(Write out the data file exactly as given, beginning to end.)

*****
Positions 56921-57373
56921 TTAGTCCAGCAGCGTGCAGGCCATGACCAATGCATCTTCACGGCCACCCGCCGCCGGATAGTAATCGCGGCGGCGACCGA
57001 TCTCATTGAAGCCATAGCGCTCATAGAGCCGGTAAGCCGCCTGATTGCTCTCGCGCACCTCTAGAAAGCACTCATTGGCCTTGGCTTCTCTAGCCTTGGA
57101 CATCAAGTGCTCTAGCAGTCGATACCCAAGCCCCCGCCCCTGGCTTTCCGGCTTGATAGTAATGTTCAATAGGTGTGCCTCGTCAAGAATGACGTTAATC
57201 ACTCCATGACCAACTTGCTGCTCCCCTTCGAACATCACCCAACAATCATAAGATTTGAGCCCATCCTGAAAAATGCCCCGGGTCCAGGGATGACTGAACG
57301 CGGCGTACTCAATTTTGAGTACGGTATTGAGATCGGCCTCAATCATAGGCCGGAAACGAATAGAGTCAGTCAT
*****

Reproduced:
Positions 56921-57373
56921 TTAGTCCAGCAGCGTGCAGGCCATGACCAATGCATCTTCACGGCCACCCGCCGCCGGATAGTAATCGCGGCGGCGACCGA
57001 TCTCATTGAAGCCATAGCGCTCATAGAGCCGGTAAGCCGCCTGATTGCTCTCGCGCACCTCTAGAAAGCACTCATTGGCCTTGGCTTCTCTAGCCTTGGA
57101 CATCAAGTGCTCTAGCAGTCGATACCCAAGCCCCCGCCCCTGGCTTTCCGGCTTGATAGTAATGTTCAATAGGTGTGCCTCGTCAAGAATGACGTTAATC
57201 ACTCCATGACCAACTTGCTGCTCCCCTTCGAACATCACCCAACAATCATAAGATTTGAGCCCATCCTGAAAAATGCCCCGGGTCCAGGGATGACTGAACG
57301 CGGCGTACTCAATTTTGAGTACGGTATTGAGATCGGCCTCAATCATAGGCCGGAAACGAATAGAGTCAGTCAT